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Rolls Royce PLC and Barclays PLC – The lessons ….

Posted on 20th June 2017

The Serious Fraud Office (“SFO”) has today charged Barclays PLC and four individuals with conspiracy to commit fraud and the provision of unlawful financial assistance. This course of action is in stark contrast to the Deferred Prosecution Agreement (“DPA”) which was entered into by the SFO and Rolls Royce PLC (“RR”) and approved by Sir Brian Leveson, President of the Queen’s Bench Division on 17 January 2017. The contrasting fates of both organisations raises interesting debate on when a company should be prosecuted.

The Rolls Royce Case

RR did not start well as they did not self-report any suspected wrongdoing to the SFO. The SFO take self-reporting into account when determining if a prosecution should be brought. However, when RR did engage with the SFO the engagement was clearly considerable. In fact, RR gave a lot more than the SFO would have arguably had from a unilateral investigation. It was this behaviour that took RR over the DPA line. The SFO said Rolls Royce “cooperated fully and extensively with the SFO’s investigation, in particular voluntarily providing the documents and materials…as well as assisting in arranging interviews with employees.” This led to the SFO obtaining over 30 million documents. RR proactively engaged and therefore were treated as if they had self-reported. The SFO has made it clear that self-reporting and cooperation is key when considering a DPA. Many consider that the DPA entered into with RR is fact specific and exceptional.

The Barclays Case

The decision to prosecute Barclays is a clear signal that the SFO will prosecute a company, even one of the size and stature of Barclays, if it takes the view that there is enough evidence to provide a realistic prospect of conviction and it is in the public interest to do so. There are some schools of thought that view a prosecution of Barclays as political muscle flexing due to the proposed abolishment of the SFO and public calls for banks and individuals to be held accountable. If there was any lack of cooperation on behalf of Barclays (which could bring to the forefront the vexed question about legal privilege for some documents) then this could have played a part in whether they were offered a DPA. Clearly all of these issues will now be aired in public and will be subject to debate for the foreseeable future. It will ultimately be for a jury to decide if there was in fact any criminal wrongdoing on the part of Barclays or the individuals charged.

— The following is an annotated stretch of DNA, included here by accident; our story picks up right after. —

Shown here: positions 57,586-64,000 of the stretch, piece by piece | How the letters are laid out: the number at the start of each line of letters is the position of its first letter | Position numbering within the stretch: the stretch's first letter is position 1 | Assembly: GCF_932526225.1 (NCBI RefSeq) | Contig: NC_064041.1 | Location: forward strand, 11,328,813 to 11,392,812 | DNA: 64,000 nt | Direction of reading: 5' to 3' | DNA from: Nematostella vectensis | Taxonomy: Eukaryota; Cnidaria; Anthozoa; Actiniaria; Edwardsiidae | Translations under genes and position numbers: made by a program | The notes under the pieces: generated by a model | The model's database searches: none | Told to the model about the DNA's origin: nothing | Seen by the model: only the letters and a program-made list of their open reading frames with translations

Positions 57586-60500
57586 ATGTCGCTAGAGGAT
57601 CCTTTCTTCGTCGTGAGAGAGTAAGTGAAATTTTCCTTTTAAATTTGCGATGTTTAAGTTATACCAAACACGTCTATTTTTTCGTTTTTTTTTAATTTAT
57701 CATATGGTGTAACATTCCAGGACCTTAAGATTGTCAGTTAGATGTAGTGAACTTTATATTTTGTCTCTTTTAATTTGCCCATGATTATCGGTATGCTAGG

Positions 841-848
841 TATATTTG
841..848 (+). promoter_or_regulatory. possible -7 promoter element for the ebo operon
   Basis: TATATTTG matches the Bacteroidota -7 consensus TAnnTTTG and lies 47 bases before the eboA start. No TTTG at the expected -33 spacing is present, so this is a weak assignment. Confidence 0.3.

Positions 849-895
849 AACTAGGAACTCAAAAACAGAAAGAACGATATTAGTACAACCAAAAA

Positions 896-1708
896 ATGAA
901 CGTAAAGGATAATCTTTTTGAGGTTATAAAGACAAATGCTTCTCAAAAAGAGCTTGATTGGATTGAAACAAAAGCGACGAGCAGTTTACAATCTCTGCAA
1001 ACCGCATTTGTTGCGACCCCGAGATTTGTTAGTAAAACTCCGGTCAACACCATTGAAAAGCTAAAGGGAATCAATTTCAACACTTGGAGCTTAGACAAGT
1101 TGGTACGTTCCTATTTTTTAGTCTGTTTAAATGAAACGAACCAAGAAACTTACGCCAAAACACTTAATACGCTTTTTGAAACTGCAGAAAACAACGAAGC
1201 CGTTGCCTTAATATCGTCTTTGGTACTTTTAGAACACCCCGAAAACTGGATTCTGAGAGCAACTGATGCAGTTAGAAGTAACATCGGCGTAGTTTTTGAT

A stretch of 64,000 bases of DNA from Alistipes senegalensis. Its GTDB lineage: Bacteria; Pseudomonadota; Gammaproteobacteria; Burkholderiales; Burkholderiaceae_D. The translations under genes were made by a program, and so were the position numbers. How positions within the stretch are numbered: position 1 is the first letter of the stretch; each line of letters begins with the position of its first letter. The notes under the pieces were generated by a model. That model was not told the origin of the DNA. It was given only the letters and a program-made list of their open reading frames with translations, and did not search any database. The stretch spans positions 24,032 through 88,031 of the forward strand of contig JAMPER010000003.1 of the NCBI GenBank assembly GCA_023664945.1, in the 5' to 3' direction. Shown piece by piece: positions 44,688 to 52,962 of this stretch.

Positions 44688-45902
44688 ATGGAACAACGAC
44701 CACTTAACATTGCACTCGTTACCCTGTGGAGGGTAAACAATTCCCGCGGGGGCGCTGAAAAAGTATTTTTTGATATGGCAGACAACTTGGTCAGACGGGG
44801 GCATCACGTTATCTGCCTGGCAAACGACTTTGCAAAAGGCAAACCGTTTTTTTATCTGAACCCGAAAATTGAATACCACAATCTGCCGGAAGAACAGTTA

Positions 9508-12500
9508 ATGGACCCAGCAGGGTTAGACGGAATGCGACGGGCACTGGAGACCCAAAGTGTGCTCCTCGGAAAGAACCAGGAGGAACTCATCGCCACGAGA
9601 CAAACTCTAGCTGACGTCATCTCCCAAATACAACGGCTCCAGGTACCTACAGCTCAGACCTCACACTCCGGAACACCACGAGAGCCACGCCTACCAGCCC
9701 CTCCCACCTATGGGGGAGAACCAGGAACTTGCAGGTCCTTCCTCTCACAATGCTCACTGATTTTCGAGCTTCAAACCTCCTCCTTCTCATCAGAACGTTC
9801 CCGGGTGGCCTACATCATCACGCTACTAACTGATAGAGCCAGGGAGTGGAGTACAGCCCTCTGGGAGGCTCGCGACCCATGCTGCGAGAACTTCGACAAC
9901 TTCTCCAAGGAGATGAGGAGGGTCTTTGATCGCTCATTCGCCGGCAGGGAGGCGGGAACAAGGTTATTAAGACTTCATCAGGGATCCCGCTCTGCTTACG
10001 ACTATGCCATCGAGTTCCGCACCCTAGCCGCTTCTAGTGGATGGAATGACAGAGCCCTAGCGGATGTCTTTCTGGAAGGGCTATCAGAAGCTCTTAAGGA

If found guilty Barclays would face an enormous fine and the maximum sentence for an individual is 10 years imprisonment.

It will be interesting to observe whether or not the cases bring about a sea-change in self-reporting and the way organisations subject to SFO investigations engage.

Thank you for special contribution to Serious Fraud team partners: Ed Jones, John Hartley, Raj Chada and Ruth Harris,

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